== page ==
In the company of criminals
An undercover ace learned fraudsters’ methods and blind sides
An important tenet of fraud examination: Learn to think like a fraudster. Chris Mathers knows the intricacies of money laundering and drug trafficking because he worked undercover for 20 years. Now he wants to teach you what he learned.
Chris Mathers says he’s spent most of his adult life in the company of criminals. He worked undercover for 20 years for the Royal Canadian Mounted Police (RCMP), the U.S. Drug Enforcement Administration (DEA) and the former U.S. Customs Service.
Mathers, a Canadian citizen, said he began his “life in crime” because he was looking for adventure. “I was thinking of joining the French Foreign Legion,” he says. “I figured, I speak French, maybe I could? But the Mounties recruited me, and I went with them. I passed selection into the undercover program, shortly after my initial training, and they put me on the street to buy drugs.”
As he matured, the RCMP had him working “big drug and money plays.” Mathers then posed as a money launderer to assist top criminals who wanted to wash some cash. The Mounties later assigned him to partner with the U.S. Internal Revenue Service Criminal Investigative Division and what used to be the U.S. Customs Service. (It became two distinct programs when it was rolled into U.S. Homeland Department of Security.) He subsequently also worked with the DEA and the FBI.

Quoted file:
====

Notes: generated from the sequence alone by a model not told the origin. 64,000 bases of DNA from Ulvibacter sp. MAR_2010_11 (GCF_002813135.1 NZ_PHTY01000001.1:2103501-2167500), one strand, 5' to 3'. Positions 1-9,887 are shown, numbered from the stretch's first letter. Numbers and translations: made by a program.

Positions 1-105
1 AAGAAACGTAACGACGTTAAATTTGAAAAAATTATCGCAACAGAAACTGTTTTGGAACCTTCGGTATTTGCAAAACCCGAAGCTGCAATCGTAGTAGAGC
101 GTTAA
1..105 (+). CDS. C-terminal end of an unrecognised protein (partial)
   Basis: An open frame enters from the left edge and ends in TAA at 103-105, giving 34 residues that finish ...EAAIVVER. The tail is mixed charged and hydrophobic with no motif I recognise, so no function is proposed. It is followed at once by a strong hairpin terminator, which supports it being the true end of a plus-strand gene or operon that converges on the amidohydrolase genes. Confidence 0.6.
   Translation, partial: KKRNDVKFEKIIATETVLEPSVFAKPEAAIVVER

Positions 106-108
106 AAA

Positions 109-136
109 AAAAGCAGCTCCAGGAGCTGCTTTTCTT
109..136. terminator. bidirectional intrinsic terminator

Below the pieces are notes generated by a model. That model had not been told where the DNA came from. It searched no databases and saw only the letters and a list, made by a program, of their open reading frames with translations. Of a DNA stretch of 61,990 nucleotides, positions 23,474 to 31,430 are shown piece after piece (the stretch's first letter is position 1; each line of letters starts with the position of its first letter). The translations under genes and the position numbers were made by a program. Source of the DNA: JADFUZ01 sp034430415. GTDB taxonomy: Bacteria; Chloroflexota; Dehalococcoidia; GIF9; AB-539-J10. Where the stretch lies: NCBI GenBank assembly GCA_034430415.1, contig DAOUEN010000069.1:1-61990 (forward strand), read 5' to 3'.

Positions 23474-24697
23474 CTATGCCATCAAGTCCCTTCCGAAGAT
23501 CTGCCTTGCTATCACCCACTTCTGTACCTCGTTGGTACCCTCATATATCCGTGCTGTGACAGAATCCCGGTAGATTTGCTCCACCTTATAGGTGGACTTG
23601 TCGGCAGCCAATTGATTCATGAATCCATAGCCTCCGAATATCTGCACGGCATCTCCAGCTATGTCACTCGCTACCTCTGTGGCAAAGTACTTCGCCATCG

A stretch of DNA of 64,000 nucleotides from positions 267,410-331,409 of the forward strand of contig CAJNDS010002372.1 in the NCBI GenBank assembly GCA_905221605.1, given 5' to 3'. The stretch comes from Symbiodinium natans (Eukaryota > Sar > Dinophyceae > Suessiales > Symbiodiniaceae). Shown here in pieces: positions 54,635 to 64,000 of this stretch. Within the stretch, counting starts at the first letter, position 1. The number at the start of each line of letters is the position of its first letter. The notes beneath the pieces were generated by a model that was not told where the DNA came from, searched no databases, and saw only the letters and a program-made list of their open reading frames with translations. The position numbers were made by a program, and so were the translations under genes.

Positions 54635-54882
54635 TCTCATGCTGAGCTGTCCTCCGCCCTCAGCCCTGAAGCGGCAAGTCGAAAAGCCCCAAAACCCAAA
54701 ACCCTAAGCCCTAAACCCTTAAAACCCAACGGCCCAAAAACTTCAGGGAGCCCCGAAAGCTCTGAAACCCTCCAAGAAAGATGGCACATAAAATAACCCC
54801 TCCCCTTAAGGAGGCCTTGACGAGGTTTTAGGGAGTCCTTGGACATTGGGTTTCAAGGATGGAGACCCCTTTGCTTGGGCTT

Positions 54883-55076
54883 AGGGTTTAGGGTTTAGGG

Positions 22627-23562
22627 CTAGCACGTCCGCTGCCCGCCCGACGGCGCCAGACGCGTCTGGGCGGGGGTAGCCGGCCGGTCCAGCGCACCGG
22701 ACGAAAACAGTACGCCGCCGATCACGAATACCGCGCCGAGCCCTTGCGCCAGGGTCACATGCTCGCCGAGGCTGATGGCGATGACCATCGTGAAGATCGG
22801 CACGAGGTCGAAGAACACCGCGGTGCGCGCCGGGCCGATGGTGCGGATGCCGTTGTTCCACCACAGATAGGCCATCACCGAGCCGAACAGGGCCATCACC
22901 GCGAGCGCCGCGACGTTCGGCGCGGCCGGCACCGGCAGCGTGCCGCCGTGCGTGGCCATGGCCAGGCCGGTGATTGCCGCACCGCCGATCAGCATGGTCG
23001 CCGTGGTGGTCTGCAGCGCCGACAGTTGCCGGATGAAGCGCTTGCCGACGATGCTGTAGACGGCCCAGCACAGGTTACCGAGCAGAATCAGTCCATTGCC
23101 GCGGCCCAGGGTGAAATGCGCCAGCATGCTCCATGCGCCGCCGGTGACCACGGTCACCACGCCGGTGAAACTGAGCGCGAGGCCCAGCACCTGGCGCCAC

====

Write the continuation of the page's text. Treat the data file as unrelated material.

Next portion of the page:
At the time of his retirement from the RCMP, Mathers was the senior undercover operator at the Proceeds of Crime Section where he established and operated a number of “storefront” money laundering businesses targeting Colombian, Russian and Asian organized crime groups. Mathers personally infiltrated criminal organizations in North America, the Caribbean, Latin America and Europe.
In 1995, Mathers joined the forensic division of KPMG. In 1999, he was appointed president of KPMG Corporate Intelligence Inc., where he was responsible for international due diligence, asset recovery operations, and the investigation and prevention of organized crime and money laundering.
In 2004, Mathers established CHRISMATHERS INC. He provides crime and risk consulting services, specializing in fraud, money laundering, terrorism and organized crime issues.
Mathers has appeared on television and radio interviews on CNN, PBS, MSNBC and media outlets around the world. His experiences posing as a gangster, a drug trafficker and a money launderer are the subjects of his book, “CRIME SCHOOL: Money Laundering.”
He also has served as a consultant on several feature films and documentaries, including “Don’t Say a Word,” starring Michael Douglas, “Werewolves – The Dark Survivors” and the National Geographic Channel’s “The Egyptian Job.” A film company has an option on his book, and “Treasure Agents,” a documentary on art theft, with funding from PBS and Discovery (U.K.), is in pre-production.
Mathers will be a keynoter at the 24th Annual ACFE Global Fraud Conference, June 23-28 at the ARIA Resort & Casino in Las Vegas, Nev.
He recently spoke to Fraud Magazine.
FM: When you posed as a money launderer, what were some of the ways you were able to prove the illegal sources of money?
CM: The problem is trying to get the bad guys to admit that the money came from a predicate offense [a crime that produces the funds that are to be laundered]. You know that the guy is a criminal, or you wouldn’t be targeting him, but that isn’t enough for the court. Our old adage was that we only worked on targets who had “demonstrated a predisposition to the committing of criminal offenses.”